All day Tuesday, a group of 15 or 20 of us who comprise the board of New Orleans Baptist Missions met at the Baptist Friendship House at 813 Elysian Fields Avenue for our semi-annual get-together. It’s hard to tell who’s a board member and who a missionary of the North American Mission Board; we’re all on the same team. Dr. Wanda Lee was present. She’s a veteran missionary of the International Mission Board and the executive-director of Southern Baptists’ Woman’s Missionary Union, based in Birmingham. Dr. Richard Leach and Dr. Jean White of NAMB (Alpharetta, Georgia) were present. From our state convention, Mike Canady.
Local missionaries Larry Miguez, Linda Middlebrooks, Kay Bennett, Karina America, Jennifer Fannin, Skider Chatham, Dr. Tobey Pitman, David Maxwell, and Freddie Arnold were on hand. That leaves president of the NOBM board Dr. David Crosby, Loretta Rivers, Dr. Guy Williams, Gwen “Miss Chocolate” Williams, Mel Jones, and me. I’m sure I’m leaving someone out.
We heard reports about the ongoing ministries of the Rachel Sims Baptist Center and the Carver Center, both located in the uptown area of New Orleans and ministering to inner city children. Larry Miguez is over both centers, with Linda Middlebrooks assisting him at Rachel Sims and Jennifer Fannin at Carver. They are incredible servants of God, pouring out their lives for Christ in some difficult situations.
Lots of positive things to report. Rachel Sims and Carver are providing ESL (English as a Second Language) classes for some 22 participants at the moment. They have programs to prepare people to take their GED exams. Puppet ministries, after school homework clubs, and discipleship classes. They host volunteers in their buildings–i.e., church teams from outside our area–who come to minister in the inner city. Director Larry Miguez reports that the centers are almost totally booked for the summer of 2008. With Pastor Kelly O’Connor, they’ve started a mission church at Carver.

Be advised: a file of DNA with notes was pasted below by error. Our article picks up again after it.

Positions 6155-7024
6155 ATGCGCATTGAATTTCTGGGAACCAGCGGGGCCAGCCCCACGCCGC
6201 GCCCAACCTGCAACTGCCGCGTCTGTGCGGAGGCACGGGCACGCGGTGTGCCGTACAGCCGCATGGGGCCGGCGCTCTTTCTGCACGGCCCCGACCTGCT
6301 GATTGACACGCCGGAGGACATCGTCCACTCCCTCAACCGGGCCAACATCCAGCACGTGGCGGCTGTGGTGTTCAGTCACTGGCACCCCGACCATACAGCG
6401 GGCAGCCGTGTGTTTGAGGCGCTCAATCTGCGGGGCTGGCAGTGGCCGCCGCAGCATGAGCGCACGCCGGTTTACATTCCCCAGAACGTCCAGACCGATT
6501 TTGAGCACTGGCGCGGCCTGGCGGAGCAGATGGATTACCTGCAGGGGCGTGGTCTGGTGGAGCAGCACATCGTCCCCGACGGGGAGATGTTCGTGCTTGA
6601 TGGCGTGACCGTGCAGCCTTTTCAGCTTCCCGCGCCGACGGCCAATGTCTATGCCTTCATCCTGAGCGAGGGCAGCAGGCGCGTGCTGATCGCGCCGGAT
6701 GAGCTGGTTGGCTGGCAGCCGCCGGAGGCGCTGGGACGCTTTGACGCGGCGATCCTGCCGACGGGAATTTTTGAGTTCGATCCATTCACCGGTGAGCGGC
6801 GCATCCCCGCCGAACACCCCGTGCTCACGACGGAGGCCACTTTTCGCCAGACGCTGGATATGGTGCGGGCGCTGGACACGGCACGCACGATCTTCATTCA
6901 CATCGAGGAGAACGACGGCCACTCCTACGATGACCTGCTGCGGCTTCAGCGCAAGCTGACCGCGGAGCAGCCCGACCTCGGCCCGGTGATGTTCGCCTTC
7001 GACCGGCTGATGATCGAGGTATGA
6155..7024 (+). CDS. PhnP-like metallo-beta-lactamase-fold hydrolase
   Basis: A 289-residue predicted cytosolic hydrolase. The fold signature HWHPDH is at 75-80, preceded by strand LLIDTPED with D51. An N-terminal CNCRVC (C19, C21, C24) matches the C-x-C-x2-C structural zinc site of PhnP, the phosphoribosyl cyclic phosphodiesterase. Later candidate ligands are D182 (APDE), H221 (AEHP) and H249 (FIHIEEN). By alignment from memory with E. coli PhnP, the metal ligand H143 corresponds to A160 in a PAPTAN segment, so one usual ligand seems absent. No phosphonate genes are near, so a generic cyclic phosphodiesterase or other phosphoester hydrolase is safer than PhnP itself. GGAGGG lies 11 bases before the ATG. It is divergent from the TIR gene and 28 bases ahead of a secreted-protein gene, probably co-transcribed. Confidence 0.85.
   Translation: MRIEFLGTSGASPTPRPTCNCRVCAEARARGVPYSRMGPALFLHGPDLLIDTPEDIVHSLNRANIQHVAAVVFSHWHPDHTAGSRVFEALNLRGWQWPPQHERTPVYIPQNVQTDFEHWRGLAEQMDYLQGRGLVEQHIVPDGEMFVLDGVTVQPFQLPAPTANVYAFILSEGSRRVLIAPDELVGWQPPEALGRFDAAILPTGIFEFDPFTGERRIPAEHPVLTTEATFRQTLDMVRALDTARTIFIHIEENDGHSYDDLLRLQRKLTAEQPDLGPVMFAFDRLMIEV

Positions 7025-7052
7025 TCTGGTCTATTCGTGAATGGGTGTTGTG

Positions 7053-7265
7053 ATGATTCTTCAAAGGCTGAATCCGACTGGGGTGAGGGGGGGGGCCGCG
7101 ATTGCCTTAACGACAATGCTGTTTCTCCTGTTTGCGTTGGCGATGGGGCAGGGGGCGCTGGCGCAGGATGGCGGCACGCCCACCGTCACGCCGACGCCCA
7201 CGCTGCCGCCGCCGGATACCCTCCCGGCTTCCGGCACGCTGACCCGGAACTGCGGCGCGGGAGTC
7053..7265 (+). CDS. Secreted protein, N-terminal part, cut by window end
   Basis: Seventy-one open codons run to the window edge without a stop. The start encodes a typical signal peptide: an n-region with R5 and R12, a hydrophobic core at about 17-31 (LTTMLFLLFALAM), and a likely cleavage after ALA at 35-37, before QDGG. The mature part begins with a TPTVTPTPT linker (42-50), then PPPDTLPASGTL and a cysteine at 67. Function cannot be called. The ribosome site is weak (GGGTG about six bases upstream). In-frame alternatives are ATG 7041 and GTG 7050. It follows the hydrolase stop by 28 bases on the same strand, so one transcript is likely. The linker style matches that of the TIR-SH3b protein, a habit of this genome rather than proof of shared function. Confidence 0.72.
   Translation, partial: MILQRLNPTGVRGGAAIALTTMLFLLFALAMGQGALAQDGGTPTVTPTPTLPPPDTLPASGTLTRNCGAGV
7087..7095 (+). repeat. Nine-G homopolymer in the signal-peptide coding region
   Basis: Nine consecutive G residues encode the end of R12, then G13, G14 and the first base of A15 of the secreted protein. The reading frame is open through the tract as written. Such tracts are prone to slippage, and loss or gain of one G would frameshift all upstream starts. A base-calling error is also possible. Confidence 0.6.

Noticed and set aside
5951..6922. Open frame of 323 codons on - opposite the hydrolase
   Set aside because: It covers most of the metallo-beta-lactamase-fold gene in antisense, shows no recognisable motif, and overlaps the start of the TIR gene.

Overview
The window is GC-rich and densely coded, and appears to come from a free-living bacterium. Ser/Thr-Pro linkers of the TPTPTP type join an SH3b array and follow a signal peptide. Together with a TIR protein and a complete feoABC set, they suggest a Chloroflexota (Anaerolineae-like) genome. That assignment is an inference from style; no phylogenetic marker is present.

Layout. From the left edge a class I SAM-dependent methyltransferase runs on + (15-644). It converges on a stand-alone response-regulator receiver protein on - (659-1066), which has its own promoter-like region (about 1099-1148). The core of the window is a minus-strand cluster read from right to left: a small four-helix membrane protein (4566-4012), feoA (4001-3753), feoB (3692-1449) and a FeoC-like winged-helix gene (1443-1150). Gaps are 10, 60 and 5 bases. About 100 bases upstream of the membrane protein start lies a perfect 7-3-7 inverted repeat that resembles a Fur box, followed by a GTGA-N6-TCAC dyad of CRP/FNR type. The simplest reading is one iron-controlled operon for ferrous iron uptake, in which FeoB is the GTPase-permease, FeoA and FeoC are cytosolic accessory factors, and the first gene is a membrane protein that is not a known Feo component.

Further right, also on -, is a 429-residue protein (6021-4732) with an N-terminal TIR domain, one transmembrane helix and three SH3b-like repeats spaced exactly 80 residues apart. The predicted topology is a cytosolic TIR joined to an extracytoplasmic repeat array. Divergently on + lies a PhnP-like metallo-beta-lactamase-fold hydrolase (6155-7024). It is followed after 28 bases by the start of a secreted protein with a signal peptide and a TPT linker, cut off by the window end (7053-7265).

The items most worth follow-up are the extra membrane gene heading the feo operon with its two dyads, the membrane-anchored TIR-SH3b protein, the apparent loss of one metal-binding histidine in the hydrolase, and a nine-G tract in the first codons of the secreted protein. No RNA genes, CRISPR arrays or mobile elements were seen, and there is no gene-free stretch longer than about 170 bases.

At the same time, these neighborhoods are experiencing an unprecedented level of violence. “Why such an increase in violence?” Larry Miguez was asked.
The neighborhoods around Carver and Rachel Sims are experiencing shootings, killings, and delinquencies. Because of the unsettled conditions in the area and the teenagers roaming loose at night–the police lock the parks at dark and there are not enough sports programs for the kids–the conditions are right for trouble. Larry said, “Since Katrina’s upheaval, half the people in our neighborhoods are new. They don’t know who we are and what we do, so if we try to stop a fight, they don’t see us as a proper authority.”
The school system in this part of New Orleans is in turmoil, Larry reported. Last year, fully a third of the teens were not in school at all, due to a lack of teachers and space. This year, the schools are opened, but some are not ready for the kids. “Some of the schools are disfunctional. The kids go to school, then sit in the auditorium. They don’t have their textbooks yet.” The kids in these neighborhoods attend 5 different kinds of schools, if they go at all–charter schools, the New Orleans public schools, schools under the Recovery School District run by the state, private schools, and Catholic schools. It’s a jumble.
Larry is putting out a call for churches to adopt one of these schools.
The church should be located in the community near the adopted school. They might feed breakfast to the faculty and staff, and get to know them. Build a relationship with the principal. Do landscaping, beautify the place, instill some pride in the teens. In a sense, Larry said, they could build a “Baptist center” at that school, referring to the activities conducted at Rachel Sims and Carver–homework clubs, intramural sports program, Bible clubs, etc.
Larry said, “Only the churches can get God back into the schools. These kids live in a different world from us.”
He added, “These schools need help. Usually, their response is to expel trouble-making students.”